A COLLECTION OF STORIES ABOUT PEOPLE AND LIFE EXPERIENCES
A COLLECTION OF STORIES ABOUT PEOPLE AND LIFE EXPERIENCES
I stood in the batter's box facing the pitcher, who happened to be Denny McLain in Bermuda shorts.
As he stooped in that classic pose, gloved hand on left knee to get the sign, I waggled my bat. Not so much to get loose, for that was quite impossible, but mostly for effect. I wanted McLain to know that, while I might not be Mickey Mantle, I was certainly not George Plimpton, by God.
The improbable scene took place early one evening in June, 1970 on the Lakeland (Florida) High School baseball diamond. McLain was there during his suspension from major league baseball and worked out regularly for his imminent return to the Detroit Tigers.
Only two years earlier, McLain had been chosen as the American League's "Most Valuable Player" after winning 31 games for the Tigers, while losing only six times. That made him the first pitcher to have at least 30 victories since 1934. But the right-hander was suspended for the first three months of the 1970 season after published reports linking him to gambling.
So now, each evening around suppertime, with the warm sun down, but still a couple hours left before nightfall, McLain was pitching a nine-inning "Piggy Move-Up" game to a ragtag group of local high school and college players. His catcher was Jim Handley, an area high school coach who until recently caught in the New York Mets and Tigers farm systems.
All seven fielding positions were taken by the kids, who felt honored as heroes. Handley was permanently behind the plate, fingering signals and calling balls and strikes. McLain stayed on the mound, throwing about three-quarters speed, as the rotation continued.
That afternoon, when I learned of the games, I had asked McLain if I might play. "Why not?" he said with a shrug.
I confess I was rather excited about the prospect because I had not faced a big-league pitcher since I was about 11 years old. It had been something like the 1951 World Series. Two New York teams, the Yankees versus Giants, played against a wall of the Bryant Elementary School on the West Side of Chicago.
My friend, Jerry, was Yankee pitcher Vic Raschi, and another ace, Allie Reynolds, too. And I, crouched with a bat and a rectangle of a strike zone chalked on a dark wall behind me, waited for Raschi to serve up that Spalding rubber ball. I was Willie Mays, the great centerfielder for the Giants.
Now I stood, with batting helmet and gym shoes and soft knees, facing the real Denny McLain. I gripped the bat tightly.
McLain appeared to be chunky on the mound -- 60 feet, 6 inches away, but he became formidable when he kicked and whirled and came around in that graceful, smooth, grooved delivery and the ball popped into Handley’s mitt.
Strike one. A breaking ball broke low and outside. I tried to watch the ball all the way, as I had read to do years before in The Way to Better Baseball written by Tommy Henrich, the "Old Reliable" first baseman of the Yanks. But how magnificently McLain hid the ball. You never saw the white of it until it was traveling plateward.
I fouled off a ball to the right that bounced down and almost into the hazy lake, which was fringed by pine trees dripping moss. The count went to 3-2 and then, staring and frozen, I struck out on an outside fastball. I trotted head down to right field.
Next time up, I hit the second pitch up the middle, past McLain’s right, and I ran like hell. I knew I shouldn’t watch where the ball was going, but I had to. The shortstop charged over, but threw late. I had beaten out a hit! The inning ended with me stranded on first base.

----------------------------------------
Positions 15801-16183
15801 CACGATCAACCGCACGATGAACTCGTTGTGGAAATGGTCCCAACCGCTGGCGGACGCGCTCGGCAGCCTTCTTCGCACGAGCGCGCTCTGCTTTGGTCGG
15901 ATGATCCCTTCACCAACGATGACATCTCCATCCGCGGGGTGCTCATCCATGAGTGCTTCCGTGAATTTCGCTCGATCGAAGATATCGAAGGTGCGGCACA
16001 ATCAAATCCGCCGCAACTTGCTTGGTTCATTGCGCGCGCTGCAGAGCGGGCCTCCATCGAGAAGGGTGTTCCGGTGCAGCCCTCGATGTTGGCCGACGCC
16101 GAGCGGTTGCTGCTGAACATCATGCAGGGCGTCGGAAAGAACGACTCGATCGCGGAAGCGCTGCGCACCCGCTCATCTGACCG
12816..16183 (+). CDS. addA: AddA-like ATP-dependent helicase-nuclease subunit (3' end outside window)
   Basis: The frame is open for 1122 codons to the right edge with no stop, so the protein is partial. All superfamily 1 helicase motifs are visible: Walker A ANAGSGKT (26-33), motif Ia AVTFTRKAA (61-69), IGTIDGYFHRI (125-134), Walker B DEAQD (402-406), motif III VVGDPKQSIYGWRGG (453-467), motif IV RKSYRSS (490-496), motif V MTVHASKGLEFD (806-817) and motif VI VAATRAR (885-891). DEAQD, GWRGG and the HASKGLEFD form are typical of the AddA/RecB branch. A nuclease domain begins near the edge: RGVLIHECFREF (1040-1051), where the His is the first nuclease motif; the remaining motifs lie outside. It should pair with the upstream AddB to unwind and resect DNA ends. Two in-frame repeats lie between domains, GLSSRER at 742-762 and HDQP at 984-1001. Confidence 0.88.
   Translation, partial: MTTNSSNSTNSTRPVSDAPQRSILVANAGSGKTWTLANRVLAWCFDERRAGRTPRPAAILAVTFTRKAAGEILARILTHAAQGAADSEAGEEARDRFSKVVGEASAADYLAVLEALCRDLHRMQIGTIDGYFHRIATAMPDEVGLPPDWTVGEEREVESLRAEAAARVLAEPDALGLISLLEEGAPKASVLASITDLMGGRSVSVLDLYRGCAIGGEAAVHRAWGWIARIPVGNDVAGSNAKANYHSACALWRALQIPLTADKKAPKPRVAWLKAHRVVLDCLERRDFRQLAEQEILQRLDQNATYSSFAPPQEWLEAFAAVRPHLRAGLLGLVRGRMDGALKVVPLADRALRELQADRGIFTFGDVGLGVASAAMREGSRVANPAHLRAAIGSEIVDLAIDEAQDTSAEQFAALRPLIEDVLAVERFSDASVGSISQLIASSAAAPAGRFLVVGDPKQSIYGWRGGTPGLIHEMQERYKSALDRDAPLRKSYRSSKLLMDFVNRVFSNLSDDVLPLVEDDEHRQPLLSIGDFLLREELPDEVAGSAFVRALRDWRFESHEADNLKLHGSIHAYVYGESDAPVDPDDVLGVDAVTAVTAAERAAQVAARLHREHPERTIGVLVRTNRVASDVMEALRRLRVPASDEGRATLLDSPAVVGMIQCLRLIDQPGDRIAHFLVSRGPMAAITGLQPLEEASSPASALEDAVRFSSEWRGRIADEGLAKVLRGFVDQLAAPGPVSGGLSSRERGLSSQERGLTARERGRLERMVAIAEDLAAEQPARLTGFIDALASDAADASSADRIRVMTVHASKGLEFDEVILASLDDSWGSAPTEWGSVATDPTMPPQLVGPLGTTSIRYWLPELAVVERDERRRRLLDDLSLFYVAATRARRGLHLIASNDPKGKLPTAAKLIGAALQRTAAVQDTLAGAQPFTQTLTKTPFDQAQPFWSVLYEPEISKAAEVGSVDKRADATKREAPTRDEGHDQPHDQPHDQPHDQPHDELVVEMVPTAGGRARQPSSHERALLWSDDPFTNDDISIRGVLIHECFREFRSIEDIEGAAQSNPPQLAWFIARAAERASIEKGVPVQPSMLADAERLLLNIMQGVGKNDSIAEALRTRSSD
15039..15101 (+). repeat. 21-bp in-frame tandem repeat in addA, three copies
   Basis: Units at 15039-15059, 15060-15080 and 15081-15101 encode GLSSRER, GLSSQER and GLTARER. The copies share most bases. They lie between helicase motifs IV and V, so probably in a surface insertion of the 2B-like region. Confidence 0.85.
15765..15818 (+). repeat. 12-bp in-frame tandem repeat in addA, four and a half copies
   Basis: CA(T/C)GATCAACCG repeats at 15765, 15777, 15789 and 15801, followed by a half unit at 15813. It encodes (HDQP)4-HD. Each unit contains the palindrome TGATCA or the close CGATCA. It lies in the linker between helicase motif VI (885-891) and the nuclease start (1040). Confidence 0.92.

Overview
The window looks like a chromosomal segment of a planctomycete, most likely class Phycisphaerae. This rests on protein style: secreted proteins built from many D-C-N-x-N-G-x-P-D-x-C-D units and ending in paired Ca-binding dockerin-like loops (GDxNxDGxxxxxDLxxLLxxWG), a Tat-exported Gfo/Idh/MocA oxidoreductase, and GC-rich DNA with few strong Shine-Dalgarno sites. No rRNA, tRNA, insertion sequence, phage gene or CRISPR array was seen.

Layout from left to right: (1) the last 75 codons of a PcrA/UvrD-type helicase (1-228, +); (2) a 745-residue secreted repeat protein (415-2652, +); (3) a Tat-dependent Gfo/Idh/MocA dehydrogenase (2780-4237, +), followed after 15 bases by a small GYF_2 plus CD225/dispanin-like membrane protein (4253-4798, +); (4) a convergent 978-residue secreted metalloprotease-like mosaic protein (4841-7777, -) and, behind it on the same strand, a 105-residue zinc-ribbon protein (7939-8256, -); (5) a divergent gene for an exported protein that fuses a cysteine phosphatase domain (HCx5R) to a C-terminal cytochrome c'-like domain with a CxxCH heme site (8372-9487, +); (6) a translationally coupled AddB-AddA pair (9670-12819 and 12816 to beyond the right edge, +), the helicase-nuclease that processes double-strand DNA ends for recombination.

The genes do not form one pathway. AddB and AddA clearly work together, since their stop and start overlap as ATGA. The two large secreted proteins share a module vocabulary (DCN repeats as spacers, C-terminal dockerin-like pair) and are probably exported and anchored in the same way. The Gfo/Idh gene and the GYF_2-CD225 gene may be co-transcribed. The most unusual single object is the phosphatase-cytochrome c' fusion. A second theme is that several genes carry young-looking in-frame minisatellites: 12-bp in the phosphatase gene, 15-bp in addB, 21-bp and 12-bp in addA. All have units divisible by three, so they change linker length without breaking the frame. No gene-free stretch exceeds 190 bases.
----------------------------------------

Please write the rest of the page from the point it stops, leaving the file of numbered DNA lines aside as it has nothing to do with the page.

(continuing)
But I had another turn at bat. I was up second in the ninth inning. And I was concerned. McLain's pride might be hurt.
He told me once that he wanted to win at everything, that he even would whip his mother at Monopoly. (Later, he said with a smile when I bragged a bit, "That hit? It took 13 bounces.")
His competitive fires burned bright.
At bat again in the growing evening, the fielders seemed far away, while McLane loomed close. His tanned face and arms were dark with sweat, and so was his gray T-shirt, which had Detroit Tigers lettered across the chest.
Quickly, the count was 2-2. A high, medium fastball pushed me back.
"Oh, gee," said McLean, with feigned anxiety. "I wouldn't want to hit him," meaning a sportswriter. Handley echoed a laugh from behind his mask
I swallowed. (At the time, I didn't realize that I'd just experienced an authentic brush-back pitch.)
Then, with a 3-2 count. McLain wound up and -- my God! -- he was coming in side-arm. "Where you goin?" asked Handley as I strode into the bucket.
The ball came in and, as I swung awkwardly, creakingly, the ball kept coming in. A changeup! By the time it had reached the plate, I had crumbled to one knee.
McLain’s smilingly white teeth looked very bright against the dark of his face.
Yes, I had struck out ignobly, but as I trotted out to right field in the warm haze of the Florida evening, I was absorbed in the already fading details of my hit. I was batting .333 against Denny McLain
I still am, and will be, forever.
PS: McLain was only 29 when his 10-year major league career ended. Before he retired, he was given the game's premier awards. But he later spent six years in prison after being convicted on charges of mail fraud, embezzlement and drug trafficking. He maintained that he knew nothing about the shady financial activities alleged by the government.
Ira Berkow is the author of more than 20 books and a former sports columnist for The New York Times
Denny McLain was only 29 at the end of a 10-year pitching career in 1972 and was given major league baseball's top awards before retiring, but later spent six years in prison -- convicted on charges of mail fraud, embezzlement and drug trafficking. He said that he knew nothing about the shady financial activities alleged by the government.